[For Part 1 of this story, click here.]

“Wait, who was that masked man?”

Charlie ducked into the hallway and flattened himself against the wall. Stupid, stupid, stupid. He had crashed this party on an impulse and hadn’t really thought out any kind of plan. All he knew was that he had to see Rhonda.

He pulled off his mask to take a look at it. Who knew that such a little thing would attract so much attention? Yes, he’d made his own mask, because he had known that this party was supposed to be some sort of masquerade. But he’d imagined something along the lines of Kubrik’s Eyes Wide Shut, so he had created a papier-mâché Venetian mask with a certain amount of detail, including gold leaf and Swarovski crystals. He thought he would be able to blend in with the crowd.

Nothing was going the way he had expected. Rhonda, ever sensible, knew that most of her guests could not be bothered to come up with their own masks, so she had set up a table outside the ballroom with brightly-colored half-masks, some on strings and others on sticks, but none of them decorated. His elaborate design stuck out like a diamond in a plate of sand; he was instantly surrounded by people who wanted to know more about his mask, his art, and most especially, his name. Frustrated, he had fled the ballroom and now found himself alone in the hallway.

The door next to him opened rather rapidly, and a tall man in a plain white mask, clearly agitated, brushed past him on his way to the veranda. Curious, Charlie followed him outside.

“Do you have a light?” The man already had a cigarette in his mouth, but was shaking his empty lighter despondently.

Charlie pulled out a cardboard matchbook from his jacket pocket and handed it to the man.

“Thanks.” The man tried to strike the a couple of matches, but the striking surface was very worn, and he ended up breaking off the heads each time.

“Here, let me do it,” Charlie offered. He deftly folded the matchbook cover backwards, pulled the match through, and it instantly ignited. Relieved, the man leaned forward to light his cigarette and took a few puffs in silence.

“I owe you, man,” the man said. “My wife has been trying to get me to quit. It’s not as easy as it looks.”

“It doesn’t look easy at all.” Charlie had already pulled out his own cigarette and held it up as a salute before he put it in his mouth. “I’m sure I’ll quit eventually…just not now.”

The man chuckled and held out his hand. “I’m Rob,” he said.

Charlie grasped it warmly. “Charlie.”

“So,” Rob asked as he sat down in a wicker chair, “who did you come here with?”

“Well…” Charlie hesitated to reveal the whole truth to his new friend. “I showed up alone, but I was hoping to go home with someone, if you know what I mean,” he said with a crooked smile.

Rob smiled. “Uh-oh. Who’s the lady? Maybe I can smooth the way for you.”

“I don’t want to tell you her name, in case I don’t get so lucky,” Charlie hedged.

“Oh, come on. Most of the women here love me,” Rob said with a smile.

Charlie sighed. Maybe it was time to tell someone how he felt. “She and I were together for a while. It was great. No, it was more than great: it was smokin’ hot. I’ve never felt that way before. But for no reason, she just stopped calling. She won’t answer my texts or my emails. It’s been six weeks, and I know I should just get the hint and move on, but I can’t get her out of my mind. I…er…heard she was going to be here, and so I came.”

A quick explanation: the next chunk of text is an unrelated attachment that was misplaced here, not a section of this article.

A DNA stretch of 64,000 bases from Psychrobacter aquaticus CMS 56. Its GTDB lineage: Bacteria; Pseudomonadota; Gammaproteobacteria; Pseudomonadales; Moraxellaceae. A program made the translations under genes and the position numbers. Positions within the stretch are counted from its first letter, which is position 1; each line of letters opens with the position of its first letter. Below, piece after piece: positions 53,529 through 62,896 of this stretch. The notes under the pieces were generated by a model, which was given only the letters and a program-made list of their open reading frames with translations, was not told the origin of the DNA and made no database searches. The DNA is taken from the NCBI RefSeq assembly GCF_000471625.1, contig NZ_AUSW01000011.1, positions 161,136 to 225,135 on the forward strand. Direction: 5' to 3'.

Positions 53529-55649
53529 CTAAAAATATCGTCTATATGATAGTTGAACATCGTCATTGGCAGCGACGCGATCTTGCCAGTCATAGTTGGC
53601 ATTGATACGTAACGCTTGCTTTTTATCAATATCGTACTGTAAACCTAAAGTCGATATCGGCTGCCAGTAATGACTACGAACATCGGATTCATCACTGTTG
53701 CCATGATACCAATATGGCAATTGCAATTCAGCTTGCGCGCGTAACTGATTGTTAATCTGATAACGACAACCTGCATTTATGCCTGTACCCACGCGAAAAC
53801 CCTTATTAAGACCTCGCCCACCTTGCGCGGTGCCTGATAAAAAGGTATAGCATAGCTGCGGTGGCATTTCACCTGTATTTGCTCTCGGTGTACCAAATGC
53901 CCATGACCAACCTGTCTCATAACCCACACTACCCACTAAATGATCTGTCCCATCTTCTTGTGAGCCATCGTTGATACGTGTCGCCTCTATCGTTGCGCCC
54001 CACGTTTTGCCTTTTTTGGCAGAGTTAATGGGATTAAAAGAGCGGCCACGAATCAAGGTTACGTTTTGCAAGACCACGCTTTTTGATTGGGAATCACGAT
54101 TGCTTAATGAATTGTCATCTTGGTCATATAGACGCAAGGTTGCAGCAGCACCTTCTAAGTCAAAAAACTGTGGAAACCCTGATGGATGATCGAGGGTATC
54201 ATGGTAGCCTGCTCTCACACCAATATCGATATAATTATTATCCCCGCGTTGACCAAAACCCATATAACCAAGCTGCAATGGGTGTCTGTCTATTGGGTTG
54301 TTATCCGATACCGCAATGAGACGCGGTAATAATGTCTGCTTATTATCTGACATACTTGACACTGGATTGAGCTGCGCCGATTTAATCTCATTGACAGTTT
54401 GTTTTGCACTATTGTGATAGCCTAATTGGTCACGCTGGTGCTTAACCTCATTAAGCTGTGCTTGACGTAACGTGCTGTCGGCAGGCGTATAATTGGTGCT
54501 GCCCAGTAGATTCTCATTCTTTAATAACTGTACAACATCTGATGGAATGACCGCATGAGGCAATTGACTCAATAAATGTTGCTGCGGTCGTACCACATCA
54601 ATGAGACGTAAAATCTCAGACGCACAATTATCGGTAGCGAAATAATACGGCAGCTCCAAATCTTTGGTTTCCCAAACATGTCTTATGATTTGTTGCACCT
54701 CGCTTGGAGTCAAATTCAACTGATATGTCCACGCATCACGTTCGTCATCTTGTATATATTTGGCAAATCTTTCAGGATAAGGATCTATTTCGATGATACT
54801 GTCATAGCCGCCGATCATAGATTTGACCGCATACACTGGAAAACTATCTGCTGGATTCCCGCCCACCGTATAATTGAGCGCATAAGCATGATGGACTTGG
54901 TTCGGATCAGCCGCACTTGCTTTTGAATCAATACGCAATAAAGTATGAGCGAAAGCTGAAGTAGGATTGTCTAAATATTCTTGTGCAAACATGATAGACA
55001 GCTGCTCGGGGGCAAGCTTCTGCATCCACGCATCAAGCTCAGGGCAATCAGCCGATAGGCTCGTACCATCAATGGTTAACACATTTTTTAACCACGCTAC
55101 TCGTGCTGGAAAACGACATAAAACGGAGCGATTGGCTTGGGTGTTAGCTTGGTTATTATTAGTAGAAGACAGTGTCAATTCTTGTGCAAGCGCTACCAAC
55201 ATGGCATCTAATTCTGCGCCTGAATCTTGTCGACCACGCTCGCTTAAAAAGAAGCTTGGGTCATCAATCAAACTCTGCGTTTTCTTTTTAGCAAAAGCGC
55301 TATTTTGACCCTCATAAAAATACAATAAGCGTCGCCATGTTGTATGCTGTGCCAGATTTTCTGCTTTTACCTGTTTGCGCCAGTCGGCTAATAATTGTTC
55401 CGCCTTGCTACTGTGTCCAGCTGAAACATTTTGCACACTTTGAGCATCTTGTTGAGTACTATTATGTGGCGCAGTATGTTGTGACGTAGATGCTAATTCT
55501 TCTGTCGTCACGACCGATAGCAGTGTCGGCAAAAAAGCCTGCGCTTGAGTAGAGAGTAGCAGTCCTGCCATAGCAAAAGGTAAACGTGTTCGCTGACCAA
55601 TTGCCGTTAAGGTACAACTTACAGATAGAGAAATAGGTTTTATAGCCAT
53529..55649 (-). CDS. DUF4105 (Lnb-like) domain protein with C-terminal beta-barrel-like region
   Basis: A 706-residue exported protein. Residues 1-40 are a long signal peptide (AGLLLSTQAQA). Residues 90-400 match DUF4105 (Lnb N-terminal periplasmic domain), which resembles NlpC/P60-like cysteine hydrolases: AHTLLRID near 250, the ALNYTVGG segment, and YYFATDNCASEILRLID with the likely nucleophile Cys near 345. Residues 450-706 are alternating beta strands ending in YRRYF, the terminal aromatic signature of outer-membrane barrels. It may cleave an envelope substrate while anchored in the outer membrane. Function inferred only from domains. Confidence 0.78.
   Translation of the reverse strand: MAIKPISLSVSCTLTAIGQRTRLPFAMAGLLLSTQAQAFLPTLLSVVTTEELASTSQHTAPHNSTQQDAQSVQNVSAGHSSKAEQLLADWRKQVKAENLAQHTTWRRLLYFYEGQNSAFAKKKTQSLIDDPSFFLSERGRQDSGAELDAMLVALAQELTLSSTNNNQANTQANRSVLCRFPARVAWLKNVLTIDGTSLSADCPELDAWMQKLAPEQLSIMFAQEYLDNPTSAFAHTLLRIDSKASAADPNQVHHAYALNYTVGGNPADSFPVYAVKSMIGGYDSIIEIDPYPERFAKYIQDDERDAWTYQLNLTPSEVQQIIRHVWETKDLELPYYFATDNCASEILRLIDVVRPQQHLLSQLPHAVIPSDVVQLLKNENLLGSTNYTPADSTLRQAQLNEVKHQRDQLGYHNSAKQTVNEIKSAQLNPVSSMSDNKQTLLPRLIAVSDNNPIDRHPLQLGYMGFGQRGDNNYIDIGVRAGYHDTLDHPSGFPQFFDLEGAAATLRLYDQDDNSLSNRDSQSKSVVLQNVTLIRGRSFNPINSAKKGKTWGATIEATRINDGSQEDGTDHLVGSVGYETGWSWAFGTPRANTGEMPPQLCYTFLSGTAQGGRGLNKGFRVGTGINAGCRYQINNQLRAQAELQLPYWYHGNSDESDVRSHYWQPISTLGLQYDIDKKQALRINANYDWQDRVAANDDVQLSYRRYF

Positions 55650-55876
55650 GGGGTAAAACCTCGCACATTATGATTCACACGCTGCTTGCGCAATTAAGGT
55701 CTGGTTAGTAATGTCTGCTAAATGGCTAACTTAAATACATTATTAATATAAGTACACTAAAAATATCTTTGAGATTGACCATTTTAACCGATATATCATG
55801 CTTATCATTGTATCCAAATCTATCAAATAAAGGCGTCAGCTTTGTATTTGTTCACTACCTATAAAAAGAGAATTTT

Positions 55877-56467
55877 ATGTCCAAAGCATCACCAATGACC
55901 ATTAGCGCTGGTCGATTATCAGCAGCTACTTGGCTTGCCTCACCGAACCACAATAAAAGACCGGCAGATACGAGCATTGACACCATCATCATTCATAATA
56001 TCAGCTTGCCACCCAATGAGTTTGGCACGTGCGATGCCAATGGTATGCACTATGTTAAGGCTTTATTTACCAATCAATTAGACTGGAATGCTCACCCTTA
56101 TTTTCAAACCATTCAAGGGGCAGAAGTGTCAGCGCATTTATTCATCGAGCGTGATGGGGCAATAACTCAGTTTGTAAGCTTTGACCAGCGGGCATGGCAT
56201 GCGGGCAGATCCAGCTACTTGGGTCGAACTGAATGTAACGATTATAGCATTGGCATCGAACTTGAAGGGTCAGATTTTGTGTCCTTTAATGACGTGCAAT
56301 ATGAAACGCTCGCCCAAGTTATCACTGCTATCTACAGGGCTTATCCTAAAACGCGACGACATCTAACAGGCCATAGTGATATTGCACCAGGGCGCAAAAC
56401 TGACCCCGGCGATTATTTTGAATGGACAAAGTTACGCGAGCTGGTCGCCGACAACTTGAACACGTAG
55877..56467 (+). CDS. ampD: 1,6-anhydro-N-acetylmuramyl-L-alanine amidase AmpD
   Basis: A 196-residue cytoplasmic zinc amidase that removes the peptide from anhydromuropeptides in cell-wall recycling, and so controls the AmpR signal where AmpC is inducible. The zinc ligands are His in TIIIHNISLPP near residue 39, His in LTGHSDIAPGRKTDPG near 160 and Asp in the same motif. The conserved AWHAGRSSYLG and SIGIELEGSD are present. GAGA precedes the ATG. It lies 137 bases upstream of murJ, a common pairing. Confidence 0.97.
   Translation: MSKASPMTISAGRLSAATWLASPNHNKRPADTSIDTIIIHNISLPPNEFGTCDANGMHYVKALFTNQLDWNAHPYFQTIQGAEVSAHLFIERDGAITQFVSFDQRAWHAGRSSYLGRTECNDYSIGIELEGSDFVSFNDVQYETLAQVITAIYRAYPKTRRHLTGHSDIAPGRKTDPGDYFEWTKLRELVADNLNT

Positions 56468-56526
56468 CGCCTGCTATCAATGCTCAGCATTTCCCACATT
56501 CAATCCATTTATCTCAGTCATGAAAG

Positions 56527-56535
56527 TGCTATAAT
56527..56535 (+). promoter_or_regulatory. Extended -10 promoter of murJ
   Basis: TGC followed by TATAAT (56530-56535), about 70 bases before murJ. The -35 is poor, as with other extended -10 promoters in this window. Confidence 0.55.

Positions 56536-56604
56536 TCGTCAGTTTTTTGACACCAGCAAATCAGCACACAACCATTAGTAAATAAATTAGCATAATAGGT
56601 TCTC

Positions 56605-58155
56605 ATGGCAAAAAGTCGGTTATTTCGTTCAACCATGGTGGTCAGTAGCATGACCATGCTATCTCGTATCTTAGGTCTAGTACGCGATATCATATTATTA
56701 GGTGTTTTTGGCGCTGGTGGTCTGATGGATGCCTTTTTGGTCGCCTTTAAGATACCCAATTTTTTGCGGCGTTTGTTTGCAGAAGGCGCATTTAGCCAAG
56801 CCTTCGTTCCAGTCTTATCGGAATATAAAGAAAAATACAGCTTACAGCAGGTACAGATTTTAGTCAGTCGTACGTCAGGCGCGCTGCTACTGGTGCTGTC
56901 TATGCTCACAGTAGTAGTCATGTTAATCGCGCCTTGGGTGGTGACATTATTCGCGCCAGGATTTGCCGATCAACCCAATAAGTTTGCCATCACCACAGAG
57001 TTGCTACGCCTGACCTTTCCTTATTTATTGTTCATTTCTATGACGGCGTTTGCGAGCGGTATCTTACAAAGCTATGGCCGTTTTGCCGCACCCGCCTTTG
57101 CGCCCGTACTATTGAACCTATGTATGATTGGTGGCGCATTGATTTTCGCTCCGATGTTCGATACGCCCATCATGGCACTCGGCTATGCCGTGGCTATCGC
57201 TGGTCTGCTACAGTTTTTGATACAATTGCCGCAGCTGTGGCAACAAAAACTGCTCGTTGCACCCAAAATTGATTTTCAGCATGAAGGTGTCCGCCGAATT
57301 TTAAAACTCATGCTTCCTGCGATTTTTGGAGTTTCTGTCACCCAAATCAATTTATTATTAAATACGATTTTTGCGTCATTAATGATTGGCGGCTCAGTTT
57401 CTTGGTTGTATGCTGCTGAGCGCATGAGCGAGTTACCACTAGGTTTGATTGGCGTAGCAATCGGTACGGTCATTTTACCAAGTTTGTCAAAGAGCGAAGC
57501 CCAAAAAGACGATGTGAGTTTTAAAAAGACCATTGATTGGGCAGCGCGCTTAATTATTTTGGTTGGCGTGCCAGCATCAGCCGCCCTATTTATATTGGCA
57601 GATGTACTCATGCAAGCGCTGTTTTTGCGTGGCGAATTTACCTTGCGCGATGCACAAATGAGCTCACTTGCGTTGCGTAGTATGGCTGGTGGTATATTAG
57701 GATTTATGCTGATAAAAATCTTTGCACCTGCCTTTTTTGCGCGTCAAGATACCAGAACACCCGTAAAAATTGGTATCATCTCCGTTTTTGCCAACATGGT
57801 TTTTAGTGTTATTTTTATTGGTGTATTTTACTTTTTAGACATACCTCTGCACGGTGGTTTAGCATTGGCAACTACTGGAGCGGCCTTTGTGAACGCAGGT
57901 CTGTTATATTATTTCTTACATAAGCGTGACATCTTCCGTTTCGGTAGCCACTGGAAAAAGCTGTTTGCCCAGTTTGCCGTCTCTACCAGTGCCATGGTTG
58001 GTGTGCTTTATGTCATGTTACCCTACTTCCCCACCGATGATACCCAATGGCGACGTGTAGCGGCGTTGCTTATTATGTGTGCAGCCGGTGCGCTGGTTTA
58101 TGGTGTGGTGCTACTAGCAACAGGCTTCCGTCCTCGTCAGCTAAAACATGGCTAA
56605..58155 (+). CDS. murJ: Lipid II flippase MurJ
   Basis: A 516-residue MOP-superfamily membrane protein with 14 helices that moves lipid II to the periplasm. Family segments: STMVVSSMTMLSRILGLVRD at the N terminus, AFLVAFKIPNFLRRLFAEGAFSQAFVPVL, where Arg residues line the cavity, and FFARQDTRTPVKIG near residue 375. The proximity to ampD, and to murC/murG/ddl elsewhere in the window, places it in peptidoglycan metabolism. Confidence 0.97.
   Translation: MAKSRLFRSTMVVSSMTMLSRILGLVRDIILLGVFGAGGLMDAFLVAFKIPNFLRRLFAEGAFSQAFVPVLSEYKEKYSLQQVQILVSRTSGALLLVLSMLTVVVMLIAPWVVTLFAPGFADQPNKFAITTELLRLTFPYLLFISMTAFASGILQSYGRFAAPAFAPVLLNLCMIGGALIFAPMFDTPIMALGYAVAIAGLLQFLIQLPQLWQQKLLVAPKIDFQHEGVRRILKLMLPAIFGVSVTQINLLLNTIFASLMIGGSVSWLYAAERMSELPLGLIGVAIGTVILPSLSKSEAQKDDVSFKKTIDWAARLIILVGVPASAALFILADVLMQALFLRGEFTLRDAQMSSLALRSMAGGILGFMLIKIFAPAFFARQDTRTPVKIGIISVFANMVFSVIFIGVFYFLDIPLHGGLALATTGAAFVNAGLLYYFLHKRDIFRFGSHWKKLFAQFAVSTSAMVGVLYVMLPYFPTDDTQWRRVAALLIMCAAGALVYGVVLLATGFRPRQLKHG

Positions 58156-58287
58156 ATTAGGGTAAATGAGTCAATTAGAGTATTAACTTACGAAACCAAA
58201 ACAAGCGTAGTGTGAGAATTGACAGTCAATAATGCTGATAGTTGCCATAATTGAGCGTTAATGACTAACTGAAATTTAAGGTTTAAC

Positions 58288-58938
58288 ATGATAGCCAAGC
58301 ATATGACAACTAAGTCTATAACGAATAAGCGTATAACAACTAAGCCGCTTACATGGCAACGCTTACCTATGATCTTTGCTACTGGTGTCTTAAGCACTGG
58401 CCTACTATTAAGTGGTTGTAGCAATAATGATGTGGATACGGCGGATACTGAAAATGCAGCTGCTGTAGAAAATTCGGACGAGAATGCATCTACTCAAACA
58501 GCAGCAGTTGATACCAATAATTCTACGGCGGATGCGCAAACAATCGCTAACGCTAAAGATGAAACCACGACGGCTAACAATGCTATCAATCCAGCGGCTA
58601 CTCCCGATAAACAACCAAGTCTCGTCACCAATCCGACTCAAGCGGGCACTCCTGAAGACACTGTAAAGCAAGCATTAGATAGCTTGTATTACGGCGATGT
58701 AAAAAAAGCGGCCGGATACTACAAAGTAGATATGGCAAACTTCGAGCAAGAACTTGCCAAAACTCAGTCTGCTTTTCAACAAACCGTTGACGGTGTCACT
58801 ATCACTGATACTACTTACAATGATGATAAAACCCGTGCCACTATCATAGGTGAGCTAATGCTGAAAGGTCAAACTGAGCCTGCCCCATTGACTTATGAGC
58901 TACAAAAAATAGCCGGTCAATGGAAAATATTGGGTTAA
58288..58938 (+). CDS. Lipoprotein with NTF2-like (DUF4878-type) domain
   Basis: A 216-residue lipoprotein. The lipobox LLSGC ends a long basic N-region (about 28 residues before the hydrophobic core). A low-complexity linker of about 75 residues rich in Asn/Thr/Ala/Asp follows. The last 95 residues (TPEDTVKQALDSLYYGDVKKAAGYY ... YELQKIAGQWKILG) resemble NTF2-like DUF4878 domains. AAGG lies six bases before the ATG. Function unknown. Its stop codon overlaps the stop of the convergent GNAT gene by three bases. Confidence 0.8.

“Maybe she found someone else.”

“I don’t know. Maybe. I doubt it, though. What we had was unique. Earth-shattering.”

“Well, I don’t know what to tell you,” Rob said as he finished off his cigarette, grinding the butt on the concrete of the veranda. “All I can say is hold on to that feeling. My wife and I lost almost all interest in each other for a while and then out of the blue that feeling came back with a vengeance. Now she’s pregnant and I don’t know she feels for me from day to day. All I know is that if I don’t quit smoking before the baby comes, she might kick me out of the house.”

Charlie smiled and shook his head as he took a final drag off his own cigarette.

“You sure you don’t want to tell me her name? I am married to the hostess, after all.”

Charlie stopped breathing. “You’re Rob…Holmes?”

“I figured you knew I was that Rob.”

“Oh, yeah, it’s just…” Charlie fumbled around for words as he pointed to Rob’s mask. I’m in love with your wife.

“Huh,” Rob said as he removed his mask. “I didn’t realize how difficult it was to recognize someone without seeing the top half of their face.”

“Rob? Where are you?” Rhonda’s voice came from the hallway.

Charlie turned around quickly and started putting on his own mask.

“What the hell are you doing?” Rob sounded mildly amused.

He turned back around to face Rob, his mask secure on his face once again. “Do me one favor, man. Don’t tell her I’m here. She’s…kind of close to this girl, and I don’t want her to interfere.”

Rob looked at him quizzically, but then smiled. “No problem. I told you I owed you.” They shook hands, and Rob went back into the house as Charlie slipped into the shadows.


This week’s Indie Ink Writing Challenge comes from xtinabosco, who gave me this prompt:

A masked man

I decided to use it to continue the story of Rhonda, Charlie, and Rob, since I got so much positive feedback. Let me know if you want me to continue the story, or if you’ve had enough of the drama…

You can read Jamelah’s response to my prompt here by the end of the week.

Masked Man Fallacy
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